New home closings dropped 43.2 percent in the first quarter to 5,264 and existing home sales are down nearly 20 percent at 8,539, Larry Murphy of Las Vegas-based SalesTraq reported Thursday.
“Despite the fact that sales are down, prices are pretty stable,” Murphy said at his Crystal Ball housing seminar at Texas Station. “That’s what’s different about this town. It’s been three years since the boom and how many times has Money magazine and Forbes magazine said there’s going to be a bursting of the bubble and a 30 percent drop in prices? That hasn’t happened.”
Murphy told about 1,000 real estate professionals at the session there are some alarming figures, like the 402 bank repossessions that accounted for 13 percent of the 3,175 existing home closings in March. That’s up from 9 percent in both February (231) and January (248), Murphy said.
“However, we may be at or near the bottom,” he said. “Even with the repos, we have month-over-month sales gains, the highest number of new home permits since August and prices are still relatively stable.”
Murphy showed the median new home price at $308,471 in March, a 3.5 percent decline from the same month a year ago. For the first quarter, the median price of $324,035 is up 4 percent.
The existing median home price of $280,000 in March is down 1.8 percent from a year ago and the first-quarter median of $280,667 is down 0.3 percent.
“We can disagree on what’s going to happen, we can even disagree on what did happen,” Murphy said. “There are people out there who deny that we ever landed on the moon and there’s some who say the holocaust never happened. I’m just saying people disagree on what happened, but quarter by quarter, this is what happened. Sales are down, prices are mixed and inventory is up.”
SalesTraq showed 22,970 available listings on the MLS in March, a 13-month supply based on current sales figures. With some 590,000 residential units in Las Vegas Valley, that’s less than 5 percent of the inventory, Murphy noted.
Federal regulators are tightening lending requirements for so-called subprime loans and that’s going to cool off the rapid increase in housing and land prices in Las Vegas, economist John Restrepo of Restrepo Consulting Group said.
“It’s good for buyers,” he said. “It’s going to improve affordability a little bit. This is a good cycle.”
Dennis Smith of Home Builders Research, another Las Vegas-based housing research firm, reported 1,799 new home sales in March, bringing the total for the quarter to 5,204. It’s the lowest first three months since 2001, he said.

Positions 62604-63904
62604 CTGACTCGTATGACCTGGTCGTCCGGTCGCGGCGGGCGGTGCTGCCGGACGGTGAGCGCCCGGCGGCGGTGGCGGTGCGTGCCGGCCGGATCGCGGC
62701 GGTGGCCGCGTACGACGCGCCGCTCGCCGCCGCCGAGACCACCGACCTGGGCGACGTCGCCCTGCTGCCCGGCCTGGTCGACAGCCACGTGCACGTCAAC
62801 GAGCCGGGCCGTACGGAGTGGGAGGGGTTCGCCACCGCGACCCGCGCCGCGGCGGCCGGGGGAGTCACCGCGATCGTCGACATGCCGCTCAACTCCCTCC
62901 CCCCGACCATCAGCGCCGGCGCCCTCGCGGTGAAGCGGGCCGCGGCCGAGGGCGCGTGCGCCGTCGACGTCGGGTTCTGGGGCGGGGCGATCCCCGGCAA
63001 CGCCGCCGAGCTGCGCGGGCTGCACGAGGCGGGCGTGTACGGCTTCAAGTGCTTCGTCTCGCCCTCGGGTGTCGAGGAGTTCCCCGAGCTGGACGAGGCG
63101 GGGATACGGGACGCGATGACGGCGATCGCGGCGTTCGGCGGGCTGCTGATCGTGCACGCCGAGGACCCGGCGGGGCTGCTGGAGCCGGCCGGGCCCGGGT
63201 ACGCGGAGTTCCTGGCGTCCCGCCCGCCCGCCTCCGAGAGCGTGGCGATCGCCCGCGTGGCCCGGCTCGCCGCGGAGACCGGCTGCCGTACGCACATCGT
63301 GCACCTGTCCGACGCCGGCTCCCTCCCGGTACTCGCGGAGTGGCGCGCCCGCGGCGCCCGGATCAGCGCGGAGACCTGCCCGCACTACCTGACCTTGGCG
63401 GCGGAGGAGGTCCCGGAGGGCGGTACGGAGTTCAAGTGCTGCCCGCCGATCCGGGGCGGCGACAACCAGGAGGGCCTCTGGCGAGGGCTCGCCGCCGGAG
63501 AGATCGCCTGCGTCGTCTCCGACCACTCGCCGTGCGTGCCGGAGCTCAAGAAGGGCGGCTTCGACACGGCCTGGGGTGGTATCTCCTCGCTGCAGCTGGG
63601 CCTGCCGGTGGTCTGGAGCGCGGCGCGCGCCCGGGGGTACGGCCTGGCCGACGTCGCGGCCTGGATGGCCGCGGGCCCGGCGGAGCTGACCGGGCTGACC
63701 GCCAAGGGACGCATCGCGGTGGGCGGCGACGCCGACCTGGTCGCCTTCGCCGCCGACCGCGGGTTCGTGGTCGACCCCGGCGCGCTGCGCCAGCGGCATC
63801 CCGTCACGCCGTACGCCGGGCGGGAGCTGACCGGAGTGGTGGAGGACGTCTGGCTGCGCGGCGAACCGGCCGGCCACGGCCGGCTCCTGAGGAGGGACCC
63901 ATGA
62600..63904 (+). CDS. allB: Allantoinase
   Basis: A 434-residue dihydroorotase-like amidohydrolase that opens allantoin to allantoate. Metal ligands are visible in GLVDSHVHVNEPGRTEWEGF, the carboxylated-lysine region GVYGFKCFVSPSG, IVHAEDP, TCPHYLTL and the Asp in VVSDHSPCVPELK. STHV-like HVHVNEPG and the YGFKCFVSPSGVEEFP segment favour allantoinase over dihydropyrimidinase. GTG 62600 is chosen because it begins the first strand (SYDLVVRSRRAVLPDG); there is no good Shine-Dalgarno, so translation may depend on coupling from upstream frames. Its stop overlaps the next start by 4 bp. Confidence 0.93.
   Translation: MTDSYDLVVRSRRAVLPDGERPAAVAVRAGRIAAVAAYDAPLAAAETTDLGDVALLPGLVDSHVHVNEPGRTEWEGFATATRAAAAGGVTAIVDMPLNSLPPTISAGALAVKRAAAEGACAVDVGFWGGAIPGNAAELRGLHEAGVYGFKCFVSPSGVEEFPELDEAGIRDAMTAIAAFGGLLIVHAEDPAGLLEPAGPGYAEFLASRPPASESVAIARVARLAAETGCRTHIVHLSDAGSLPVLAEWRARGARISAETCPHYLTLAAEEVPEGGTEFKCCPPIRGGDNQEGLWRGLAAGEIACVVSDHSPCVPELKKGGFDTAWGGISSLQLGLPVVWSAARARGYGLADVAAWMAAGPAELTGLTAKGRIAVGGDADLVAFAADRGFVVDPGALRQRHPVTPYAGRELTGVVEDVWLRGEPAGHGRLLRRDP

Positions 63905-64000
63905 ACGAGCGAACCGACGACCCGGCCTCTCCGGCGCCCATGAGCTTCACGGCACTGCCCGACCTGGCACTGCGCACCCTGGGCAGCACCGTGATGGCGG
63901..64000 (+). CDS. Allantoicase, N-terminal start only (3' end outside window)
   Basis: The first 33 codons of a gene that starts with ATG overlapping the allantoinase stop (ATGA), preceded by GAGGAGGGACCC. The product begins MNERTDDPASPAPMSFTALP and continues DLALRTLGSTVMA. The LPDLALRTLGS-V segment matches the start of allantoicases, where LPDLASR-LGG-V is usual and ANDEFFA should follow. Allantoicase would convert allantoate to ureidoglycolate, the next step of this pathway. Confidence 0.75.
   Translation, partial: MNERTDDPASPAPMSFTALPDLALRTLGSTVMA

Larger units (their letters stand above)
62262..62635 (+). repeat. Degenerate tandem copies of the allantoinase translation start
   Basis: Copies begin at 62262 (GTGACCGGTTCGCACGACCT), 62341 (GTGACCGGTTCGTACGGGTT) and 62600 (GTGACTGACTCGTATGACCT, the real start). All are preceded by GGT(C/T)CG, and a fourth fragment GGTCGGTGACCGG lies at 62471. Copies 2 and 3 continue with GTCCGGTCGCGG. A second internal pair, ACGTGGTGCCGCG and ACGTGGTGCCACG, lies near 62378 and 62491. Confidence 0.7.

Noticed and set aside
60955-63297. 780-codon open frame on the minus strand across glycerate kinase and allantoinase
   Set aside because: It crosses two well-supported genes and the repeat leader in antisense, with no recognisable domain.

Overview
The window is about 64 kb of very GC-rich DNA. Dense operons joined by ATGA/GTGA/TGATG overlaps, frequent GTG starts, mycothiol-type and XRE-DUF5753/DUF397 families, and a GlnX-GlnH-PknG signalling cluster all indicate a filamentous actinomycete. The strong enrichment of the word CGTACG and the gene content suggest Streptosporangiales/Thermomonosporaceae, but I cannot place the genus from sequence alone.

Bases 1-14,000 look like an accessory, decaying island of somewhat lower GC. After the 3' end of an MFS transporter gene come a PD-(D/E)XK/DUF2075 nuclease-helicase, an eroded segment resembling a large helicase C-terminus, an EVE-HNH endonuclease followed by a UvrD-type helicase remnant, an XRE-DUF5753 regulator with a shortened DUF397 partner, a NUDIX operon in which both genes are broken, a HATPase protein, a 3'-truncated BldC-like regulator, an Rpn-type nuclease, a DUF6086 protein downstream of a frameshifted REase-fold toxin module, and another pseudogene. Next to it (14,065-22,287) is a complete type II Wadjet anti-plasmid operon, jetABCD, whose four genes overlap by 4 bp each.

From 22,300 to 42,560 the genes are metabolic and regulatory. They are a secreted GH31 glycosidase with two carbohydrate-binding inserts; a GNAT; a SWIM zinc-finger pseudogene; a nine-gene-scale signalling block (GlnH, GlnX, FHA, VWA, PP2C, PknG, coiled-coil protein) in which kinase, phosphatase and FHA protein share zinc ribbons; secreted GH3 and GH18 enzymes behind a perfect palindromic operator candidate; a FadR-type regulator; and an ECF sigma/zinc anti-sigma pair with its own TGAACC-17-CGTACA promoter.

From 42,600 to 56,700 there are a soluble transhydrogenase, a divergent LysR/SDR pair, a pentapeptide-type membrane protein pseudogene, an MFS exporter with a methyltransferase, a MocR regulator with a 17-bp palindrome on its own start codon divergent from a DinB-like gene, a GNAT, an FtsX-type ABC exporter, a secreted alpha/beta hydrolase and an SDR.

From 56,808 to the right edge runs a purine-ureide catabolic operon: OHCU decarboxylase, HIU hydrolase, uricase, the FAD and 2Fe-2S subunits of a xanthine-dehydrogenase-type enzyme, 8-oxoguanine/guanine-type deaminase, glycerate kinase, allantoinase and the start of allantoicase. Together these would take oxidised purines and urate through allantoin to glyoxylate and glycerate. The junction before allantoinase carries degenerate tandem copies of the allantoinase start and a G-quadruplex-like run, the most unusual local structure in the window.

“The first quarter of 2007 will go into the archives as one that most in the home building industry would like to forget,” Smith said. “However, it would be better if many would file it into their memory banks to be able to reflect on how the housing market can fluctuate.”
Since the late 1980s, housing sales, prices and permits have risen almost every year in Las Vegas. Starting in 2005 and continuing into this year, the “back side” of the cycle reminded the real estate industry that annual increases are not automatic, Smith said.
“It also reminded everyone that although Las Vegas has some unique traits, it is not impervious to what goes in the region and nation,” he said.
Las Vegas’ housing market fits in perfectly with the laws of supply and demand, Andrew Pugh of SellFastLV.com said. With the excess supply of homes for sale, the question is how does the market return to equilibrium and how long will it take, he said.
“Right now, I see little evidence of rising demand or falling supply,” he said. “Wages are pretty steady and interest rates don’t have much room to fall. Construction has slowed, but there’s plenty (of homes) available and few speculators in sight. In other words, unless there is a significant drop in rates, I expect there to be an excess supply until prices drop. Once that happens, we’ll start to see an increase in the number of sales. How long this takes is another issue altogether.”
Steve Bottfeld of Marketing Solutions said it may be sooner than everyone thinks. He made two predictions at Crystal Ball.
“One, we’re at the bottom of the real estate cycle. We go up from here, starting in May,” Bottfeld said to a round of applause. “Two, when will prices finally be affected by sales? Let me show you.”
He then put up a picture on the video screen of a frozen lake with the word, “Hell,” on it.
Kurt Lehman of Realty One Group said he’s not so sure about that. He searches the “revisions to price” field in the MLS and sometimes finds 300 price reductions in a 24-hour period.
“I’ve been showing houses to some buyers in the low-$300,000 range and I’m surprised at how the prices in certain areas are dropping,” Lehman said. “And still sales are very slow.”BY THE NUMBERS
New home closings: Down 43.2 percent in first quarter
Existing home sales: Down nearly 20 percent in first quarter
Closings from bank repossessions: 402 in March, up from February (231) and January (248)
Quotable: “I’m just saying people disagree on what happened, but quarter by quarter, this is what happened. Sales are down, prices are mixed and inventory is up.”
SOURCE: Larry Murphy, SalesTraq